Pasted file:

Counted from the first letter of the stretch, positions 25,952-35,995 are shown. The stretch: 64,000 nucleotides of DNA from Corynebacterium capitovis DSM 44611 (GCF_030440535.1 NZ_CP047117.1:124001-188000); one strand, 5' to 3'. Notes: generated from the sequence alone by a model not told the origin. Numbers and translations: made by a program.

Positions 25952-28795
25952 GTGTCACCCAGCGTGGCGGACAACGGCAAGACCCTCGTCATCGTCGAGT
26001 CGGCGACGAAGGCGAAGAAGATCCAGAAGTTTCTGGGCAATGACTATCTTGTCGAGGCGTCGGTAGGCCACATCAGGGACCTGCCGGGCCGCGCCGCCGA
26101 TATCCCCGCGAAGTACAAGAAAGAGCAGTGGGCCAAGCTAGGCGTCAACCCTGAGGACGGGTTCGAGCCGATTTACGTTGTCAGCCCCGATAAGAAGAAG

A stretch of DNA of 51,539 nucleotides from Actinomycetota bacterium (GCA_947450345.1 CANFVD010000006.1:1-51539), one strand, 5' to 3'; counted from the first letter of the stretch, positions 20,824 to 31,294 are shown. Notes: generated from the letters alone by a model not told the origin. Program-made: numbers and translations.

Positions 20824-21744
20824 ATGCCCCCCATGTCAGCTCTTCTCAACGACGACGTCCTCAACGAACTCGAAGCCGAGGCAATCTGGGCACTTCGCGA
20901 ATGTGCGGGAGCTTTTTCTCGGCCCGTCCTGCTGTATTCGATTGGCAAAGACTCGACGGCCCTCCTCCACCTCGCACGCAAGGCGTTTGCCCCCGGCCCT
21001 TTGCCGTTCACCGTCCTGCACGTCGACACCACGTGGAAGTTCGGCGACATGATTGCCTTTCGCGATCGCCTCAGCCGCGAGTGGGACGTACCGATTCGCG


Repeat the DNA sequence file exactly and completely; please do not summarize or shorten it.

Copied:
Counted from the first letter of the stretch, positions 25,952-35,995 are shown. The stretch: 64,000 nucleotides of DNA from Corynebacterium capitovis DSM 44611 (GCF_030440535.1 NZ_CP047117.1:124001-188000); one strand, 5' to 3'. Notes: generated from the sequence alone by a model not told the origin. Numbers and translations: made by a program.

Positions 25952-28795
25952 GTGTCACCCAGCGTGGCGGACAACGGCAAGACCCTCGTCATCGTCGAGT
26001 CGGCGACGAAGGCGAAGAAGATCCAGAAGTTTCTGGGCAATGACTATCTTGTCGAGGCGTCGGTAGGCCACATCAGGGACCTGCCGGGCCGCGCCGCCGA
26101 TATCCCCGCGAAGTACAAGAAAGAGCAGTGGGCCAAGCTAGGCGTCAACCCTGAGGACGGGTTCGAGCCGATTTACGTTGTCAGCCCCGATAAGAAGAAG

A stretch of DNA of 51,539 nucleotides from Actinomycetota bacterium (GCA_947450345.1 CANFVD010000006.1:1-51539), one strand, 5' to 3'; counted from the first letter of the stretch, positions 20,824 to 31,294 are shown. Notes: generated from the letters alone by a model not told the origin. Program-made: numbers and translations.

Positions 20824-21744
20824 ATGCCCCCCATGTCAGCTCTTCTCAACGACGACGTCCTCAACGAACTCGAAGCCGAGGCAATCTGGGCACTTCGCGA
20901 ATGTGCGGGAGCTTTTTCTCGGCCCGTCCTGCTGTATTCGATTGGCAAAGACTCGACGGCCCTCCTCCACCTCGCACGCAAGGCGTTTGCCCCCGGCCCT
21001 TTGCCGTTCACCGTCCTGCACGTCGACACCACGTGGAAGTTCGGCGACATGATTGCCTTTCGCGATCGCCTCAGCCGCGAGTGGGACGTACCGATTCGCG